Have wanted to do this peak for a long time so we finally set out for the cascade pass trailhead at 4am. Took the gravel road from Marblemount for 23 miles to the last trailhead on the road which has nice BIG bathrooms. Large parking area provides enough room for everyone. Left the trailhead at 7am. The trail to cascade pass (3.7 miles) is long and effortless. Trailhead is 3600 feet, and cascade pass is about 5300 feet, so it is relatively flat. After 33 switchbacks it opens up with vast views of the Triplets and Johanissberg (sp?)Mountain. The trail is wide open from here on out as it skirts some meadows and fields of rock and scree. Once at Cascade Pass, you go down into the valley for a few hundred feet where you hit a junction that takes you to Sahale Arm or to Stehiken (sp?). Follow the Arm up some steep switchbacks through brush and bushes for 700 vertical feet till you reach another junction that gives you some incredible views of
the Sahale Arm, and everything else around you. From here you can downclimb a trail to Doubtful Lake which is gorgeous, or start the climb towards the Sahale Glacier Camp at 7700 feet (from what I have heard it is the highest camp in the cascades). Beautiful meadows and songs from Marmots are seen and heard here as the trail starts out mellow and takes you around the otherside of the arm. Green, Blue, Red, are seen everywhere - spring must be a beautiful time of year around here. After a little longer one reaches the scree fields. The trail stops and picks up somewehre else every so often, and cairns are hard to see, but keep your eye on the terminus of the Glacier and you should be okay. Good boots that have strong support, such as full steel shank or so are recommended so that a twisted ankle is not a threat. After reaching the camp there are many small lakes and streams that flow off of the glacier that provided some of the best glacier water I had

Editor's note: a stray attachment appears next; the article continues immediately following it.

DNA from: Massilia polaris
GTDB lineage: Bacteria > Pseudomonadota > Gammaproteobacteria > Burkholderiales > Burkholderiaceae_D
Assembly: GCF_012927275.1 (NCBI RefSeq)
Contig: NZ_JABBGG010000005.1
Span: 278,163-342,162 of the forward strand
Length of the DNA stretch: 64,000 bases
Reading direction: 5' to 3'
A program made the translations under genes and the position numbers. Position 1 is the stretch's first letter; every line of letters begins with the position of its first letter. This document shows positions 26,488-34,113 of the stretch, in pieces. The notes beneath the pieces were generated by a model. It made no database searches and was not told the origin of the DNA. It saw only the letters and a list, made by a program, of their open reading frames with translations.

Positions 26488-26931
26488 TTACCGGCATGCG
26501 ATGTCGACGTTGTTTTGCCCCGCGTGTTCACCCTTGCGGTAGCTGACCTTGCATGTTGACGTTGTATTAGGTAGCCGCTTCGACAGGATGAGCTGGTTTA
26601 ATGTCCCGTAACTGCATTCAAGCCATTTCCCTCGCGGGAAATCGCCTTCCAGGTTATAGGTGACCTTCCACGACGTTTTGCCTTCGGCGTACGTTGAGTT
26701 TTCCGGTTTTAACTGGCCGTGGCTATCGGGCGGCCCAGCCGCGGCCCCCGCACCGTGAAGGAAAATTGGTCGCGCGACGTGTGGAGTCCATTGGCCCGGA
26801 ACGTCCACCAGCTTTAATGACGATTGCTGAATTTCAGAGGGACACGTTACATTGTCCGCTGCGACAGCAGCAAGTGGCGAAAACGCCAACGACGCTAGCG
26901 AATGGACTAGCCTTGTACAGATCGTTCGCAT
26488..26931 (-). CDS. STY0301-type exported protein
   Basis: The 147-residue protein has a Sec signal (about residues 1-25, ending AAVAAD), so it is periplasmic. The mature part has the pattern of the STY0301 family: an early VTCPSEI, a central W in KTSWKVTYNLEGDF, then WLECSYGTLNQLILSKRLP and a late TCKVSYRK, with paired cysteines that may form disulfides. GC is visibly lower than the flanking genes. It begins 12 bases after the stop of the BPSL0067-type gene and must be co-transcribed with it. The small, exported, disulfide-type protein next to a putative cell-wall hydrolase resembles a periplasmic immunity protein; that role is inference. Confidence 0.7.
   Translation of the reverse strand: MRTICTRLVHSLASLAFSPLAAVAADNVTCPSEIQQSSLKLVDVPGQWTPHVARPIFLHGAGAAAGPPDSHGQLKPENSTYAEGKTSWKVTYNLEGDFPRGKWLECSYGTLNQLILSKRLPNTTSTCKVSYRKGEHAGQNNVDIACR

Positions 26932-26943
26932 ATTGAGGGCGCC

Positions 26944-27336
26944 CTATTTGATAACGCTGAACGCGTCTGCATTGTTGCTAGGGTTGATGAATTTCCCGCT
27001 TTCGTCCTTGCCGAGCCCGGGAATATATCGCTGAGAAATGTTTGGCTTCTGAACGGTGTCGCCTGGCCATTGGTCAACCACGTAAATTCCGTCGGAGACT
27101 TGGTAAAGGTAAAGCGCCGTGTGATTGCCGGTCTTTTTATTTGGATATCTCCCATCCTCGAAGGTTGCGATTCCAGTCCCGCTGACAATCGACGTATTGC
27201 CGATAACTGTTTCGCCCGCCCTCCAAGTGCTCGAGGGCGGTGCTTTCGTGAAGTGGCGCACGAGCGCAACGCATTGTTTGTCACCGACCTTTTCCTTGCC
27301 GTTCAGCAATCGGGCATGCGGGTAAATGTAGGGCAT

ever had after coming back down, so be sure to bring your water filter! The campsites here remind me of Helen Lake Basecamp on Mt Shasta, shelters made from stones that provide some great protection from wind and weather. The wind was not too bad at spots on the trail, but reached around 25mph, but really cold, even though the sun shined brightly. (Bring lots of extra clothing) From camp you are only about 1000 vertical feet short of the summit, and a short 1.3 miles. Here is the spot to put on the crampons, get out the ice axe, and a rope (recommended). There was a group of BoeAlps in front of us and they did not use a rope, but I like to use ropes when there is a glacier involved that has crevasses. It is not a difficult glacier climb, Grade I - and the negotiation of crevasses is pretty simple as long as you stay on the crampon tracks. There are some large crevasses though and a fall without an ice axe, or the ability to use one could be serious. I noticed on the way down that there was a crevasse opening up at the halfway mark that might engulf the path, so hopefully there will be a detour path soon. Probe the area before continuing on. Once off the glacier, it is all scree from there on out. There are too many paths and approaches for the summit. Beckey has 3 listed, and they are all difficult, with a class 3-4 as being the easiest. So we skirted the southerly ridge and followed a couple of paths that lead us to the base of the summit, some 300 feet below the top. There was a group of some folks coming down, and the path they were taking was a little sketchy. On the south east side of the summit is a gulley that is about class 3-4 and has high exposure. One slip could be fatal. We climbed up and made our way up a small crack in a chimney that was rather difficult, but minimal exposure. The packs made it rather difficult, so we took them off and headed for the traverse across the gully. At this time the BoeAlps were belaying some climbers down, and one of them had on Plastics! I was so scared for him, as that was the absolute worst thing someone could have done. They should not